On December 11, 2021, Coywolf News received the following message from Kurt Mayfair with the subject line, Questions about the CCAC data access process for coywolf.news.
The message sounded suspicious. It came from some email address, said they were from Virginia (not California), and didn’t provide any details about who they were associated with. Googling
Kurt Mayfair also did not return any relevant results.
CCPA and GDPR request emails containing fake personalities were part of Princeton-Radboud privacy law study
On December 26, 2021, Coywolf News received an email message from the Princeton-Radboud Privacy Law Implementation Study. The subject line read: “Please ignore recent emails regarding GDPR or CCPA processes.“
The email stated that the previous CCPA and GDPR investigation email was sent as part of an academic study on the implementation of the Privacy Act and that all responses would be rejected by December 31, 2021. It included a link to more details about the Privacy Law Study, which revealed who was behind the study, what they were studying, what was wrong and how they were trying to rectify his botched execution.
The page is maintained by the teacher Jonathan mayer at Princeton University Center for Information Technology Policy, the study’s principal investigator. In an update released on December 18, 2021, Professor Mayer said he was
dismayed that the emails in our study appear to be security risks or legal threats. The purpose of our study was to understand privacy practices, not to create a burden on website operators, messaging system operators, or privacy professionals. I sincerely apologize. I am the principal investigator, and the responsibility is mine. In a subsequent update on December 21, 2021, he announced that they would remove all results.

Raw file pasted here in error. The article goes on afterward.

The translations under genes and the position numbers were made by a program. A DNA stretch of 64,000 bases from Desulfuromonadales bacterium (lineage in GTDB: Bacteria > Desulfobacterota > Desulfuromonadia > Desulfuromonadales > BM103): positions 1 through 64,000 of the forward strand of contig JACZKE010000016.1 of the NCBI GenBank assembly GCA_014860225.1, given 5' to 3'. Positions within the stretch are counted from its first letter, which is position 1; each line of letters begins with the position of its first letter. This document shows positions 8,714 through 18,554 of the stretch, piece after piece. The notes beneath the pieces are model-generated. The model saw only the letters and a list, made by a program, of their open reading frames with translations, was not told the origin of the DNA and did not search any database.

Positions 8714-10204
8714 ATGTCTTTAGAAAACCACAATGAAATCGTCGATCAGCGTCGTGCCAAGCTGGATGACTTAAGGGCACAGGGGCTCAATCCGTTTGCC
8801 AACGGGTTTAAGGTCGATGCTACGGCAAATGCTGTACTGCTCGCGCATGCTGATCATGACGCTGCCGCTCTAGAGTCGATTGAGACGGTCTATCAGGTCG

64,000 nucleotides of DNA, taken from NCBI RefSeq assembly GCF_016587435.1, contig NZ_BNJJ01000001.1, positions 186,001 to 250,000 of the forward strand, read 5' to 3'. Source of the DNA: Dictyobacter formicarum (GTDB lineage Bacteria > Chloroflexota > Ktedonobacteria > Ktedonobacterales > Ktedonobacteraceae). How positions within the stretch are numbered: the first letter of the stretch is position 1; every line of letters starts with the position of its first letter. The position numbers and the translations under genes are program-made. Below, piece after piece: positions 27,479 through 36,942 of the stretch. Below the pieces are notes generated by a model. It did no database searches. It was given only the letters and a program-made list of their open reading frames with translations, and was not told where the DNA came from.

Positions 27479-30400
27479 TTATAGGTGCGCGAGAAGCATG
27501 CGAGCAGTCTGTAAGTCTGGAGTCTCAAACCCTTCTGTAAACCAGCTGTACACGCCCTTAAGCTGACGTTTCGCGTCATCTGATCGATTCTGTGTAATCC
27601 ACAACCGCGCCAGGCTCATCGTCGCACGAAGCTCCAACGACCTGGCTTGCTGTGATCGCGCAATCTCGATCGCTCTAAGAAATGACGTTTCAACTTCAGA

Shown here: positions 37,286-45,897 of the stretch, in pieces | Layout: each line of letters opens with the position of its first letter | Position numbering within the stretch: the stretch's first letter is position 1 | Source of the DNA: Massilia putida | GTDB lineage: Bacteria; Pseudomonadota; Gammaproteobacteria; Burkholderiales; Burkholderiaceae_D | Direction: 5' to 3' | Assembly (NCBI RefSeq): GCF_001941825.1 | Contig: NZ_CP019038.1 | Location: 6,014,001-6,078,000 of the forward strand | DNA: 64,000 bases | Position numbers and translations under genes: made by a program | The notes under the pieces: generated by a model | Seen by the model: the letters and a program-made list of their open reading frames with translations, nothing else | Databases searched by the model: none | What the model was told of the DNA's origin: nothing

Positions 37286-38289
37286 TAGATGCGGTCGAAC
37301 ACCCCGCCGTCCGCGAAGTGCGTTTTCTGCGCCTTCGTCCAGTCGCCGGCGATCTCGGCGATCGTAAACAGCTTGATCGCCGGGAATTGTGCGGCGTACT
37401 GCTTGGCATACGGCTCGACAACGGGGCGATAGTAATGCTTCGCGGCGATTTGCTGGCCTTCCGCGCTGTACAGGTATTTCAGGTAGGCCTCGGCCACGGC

We also received consistent feedback encouraging us to quickly reject responses to study emails. We agree and will delete all response data on December 31, 2021.
Professor Jonathan Mayer, Princeton-Radboud Study on Privacy Law Implementation
The page also included frequently asked questions (Faq) which addressed several concerns expressed by the subjects of the study. The FAQ confirmed the use of automation and “fake identities” (ie fake personalities). Mayer said he will write an ethics case study based on this experience to help other technology policy researchers avoid making similar mistakes in future studies.
Details of the Princeton-Radboud Privacy Law Enforcement Study can be found in this Princeton University subfield and in this IPFS archive (recorded December 27, 2021).
Jon is the founder of Coywolf and the EIC and senior reporting writer for Coywolf News. He is an industry veteran with over 25 years of experience in digital marketing and internet technologies. To follow @henshaw